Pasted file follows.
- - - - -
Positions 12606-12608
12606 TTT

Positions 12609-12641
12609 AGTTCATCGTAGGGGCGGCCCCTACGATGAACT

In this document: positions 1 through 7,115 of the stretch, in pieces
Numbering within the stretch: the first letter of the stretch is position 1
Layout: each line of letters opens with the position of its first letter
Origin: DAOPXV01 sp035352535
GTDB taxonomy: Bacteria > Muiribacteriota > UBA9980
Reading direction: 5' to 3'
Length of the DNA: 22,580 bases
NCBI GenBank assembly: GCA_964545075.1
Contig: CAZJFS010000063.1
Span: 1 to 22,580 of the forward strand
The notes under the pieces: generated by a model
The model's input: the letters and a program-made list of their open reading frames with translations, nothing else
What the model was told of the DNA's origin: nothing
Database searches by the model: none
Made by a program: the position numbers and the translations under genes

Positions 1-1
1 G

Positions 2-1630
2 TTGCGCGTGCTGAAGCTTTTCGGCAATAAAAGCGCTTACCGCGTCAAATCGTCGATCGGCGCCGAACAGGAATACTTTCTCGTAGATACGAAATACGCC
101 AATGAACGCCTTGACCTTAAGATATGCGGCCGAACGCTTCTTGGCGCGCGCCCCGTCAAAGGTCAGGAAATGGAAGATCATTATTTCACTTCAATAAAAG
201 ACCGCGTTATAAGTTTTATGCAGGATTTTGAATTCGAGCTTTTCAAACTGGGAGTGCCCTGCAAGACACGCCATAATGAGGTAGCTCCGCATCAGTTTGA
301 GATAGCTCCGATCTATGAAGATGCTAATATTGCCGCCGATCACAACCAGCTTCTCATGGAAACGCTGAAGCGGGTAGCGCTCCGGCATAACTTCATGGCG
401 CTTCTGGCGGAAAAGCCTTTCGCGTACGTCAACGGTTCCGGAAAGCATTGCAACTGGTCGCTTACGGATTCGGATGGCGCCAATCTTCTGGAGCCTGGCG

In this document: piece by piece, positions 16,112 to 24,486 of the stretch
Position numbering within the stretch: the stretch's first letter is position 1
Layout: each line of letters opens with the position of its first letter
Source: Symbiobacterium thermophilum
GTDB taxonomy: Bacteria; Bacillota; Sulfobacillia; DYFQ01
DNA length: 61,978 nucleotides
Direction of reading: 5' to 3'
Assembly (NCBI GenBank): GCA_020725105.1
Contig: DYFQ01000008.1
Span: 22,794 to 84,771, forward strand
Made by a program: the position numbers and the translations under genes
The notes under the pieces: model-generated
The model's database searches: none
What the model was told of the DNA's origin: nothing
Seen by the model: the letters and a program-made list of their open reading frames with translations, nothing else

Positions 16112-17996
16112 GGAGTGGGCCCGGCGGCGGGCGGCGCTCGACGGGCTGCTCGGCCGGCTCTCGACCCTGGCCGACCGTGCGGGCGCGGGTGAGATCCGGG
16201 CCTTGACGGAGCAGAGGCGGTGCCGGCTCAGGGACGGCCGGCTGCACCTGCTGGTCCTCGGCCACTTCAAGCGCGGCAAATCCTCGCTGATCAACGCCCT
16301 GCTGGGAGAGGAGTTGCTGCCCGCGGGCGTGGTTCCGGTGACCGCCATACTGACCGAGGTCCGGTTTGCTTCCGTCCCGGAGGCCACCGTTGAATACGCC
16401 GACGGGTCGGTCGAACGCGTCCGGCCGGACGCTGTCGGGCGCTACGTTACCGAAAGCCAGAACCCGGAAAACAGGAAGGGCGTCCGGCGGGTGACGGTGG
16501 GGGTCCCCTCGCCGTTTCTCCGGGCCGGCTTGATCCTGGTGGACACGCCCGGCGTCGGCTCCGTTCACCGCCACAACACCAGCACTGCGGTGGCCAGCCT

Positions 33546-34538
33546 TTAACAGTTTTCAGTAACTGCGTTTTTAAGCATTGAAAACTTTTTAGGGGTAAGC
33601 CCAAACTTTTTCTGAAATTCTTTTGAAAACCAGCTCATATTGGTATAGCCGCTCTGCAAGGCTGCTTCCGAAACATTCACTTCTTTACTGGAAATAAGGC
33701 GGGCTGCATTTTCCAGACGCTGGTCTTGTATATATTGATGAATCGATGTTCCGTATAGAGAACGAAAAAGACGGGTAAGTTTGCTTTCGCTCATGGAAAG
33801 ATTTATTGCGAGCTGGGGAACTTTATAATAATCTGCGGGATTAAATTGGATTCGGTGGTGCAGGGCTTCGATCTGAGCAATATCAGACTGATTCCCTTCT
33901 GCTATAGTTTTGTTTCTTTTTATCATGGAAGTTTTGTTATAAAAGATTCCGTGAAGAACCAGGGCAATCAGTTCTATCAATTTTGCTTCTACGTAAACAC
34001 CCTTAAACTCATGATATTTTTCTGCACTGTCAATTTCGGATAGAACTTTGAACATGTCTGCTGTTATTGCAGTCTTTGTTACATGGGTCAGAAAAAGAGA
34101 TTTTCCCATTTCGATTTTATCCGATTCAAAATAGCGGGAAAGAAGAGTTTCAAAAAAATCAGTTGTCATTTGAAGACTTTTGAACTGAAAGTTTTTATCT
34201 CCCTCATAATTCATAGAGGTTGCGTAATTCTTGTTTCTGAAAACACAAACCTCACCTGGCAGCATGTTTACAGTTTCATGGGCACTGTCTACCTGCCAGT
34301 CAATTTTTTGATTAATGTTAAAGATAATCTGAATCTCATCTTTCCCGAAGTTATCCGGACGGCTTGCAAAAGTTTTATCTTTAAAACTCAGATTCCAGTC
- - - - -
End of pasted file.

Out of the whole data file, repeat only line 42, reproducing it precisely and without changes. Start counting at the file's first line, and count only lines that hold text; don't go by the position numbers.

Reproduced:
Seen by the model: the letters and a program-made list of their open reading frames with translations, nothing else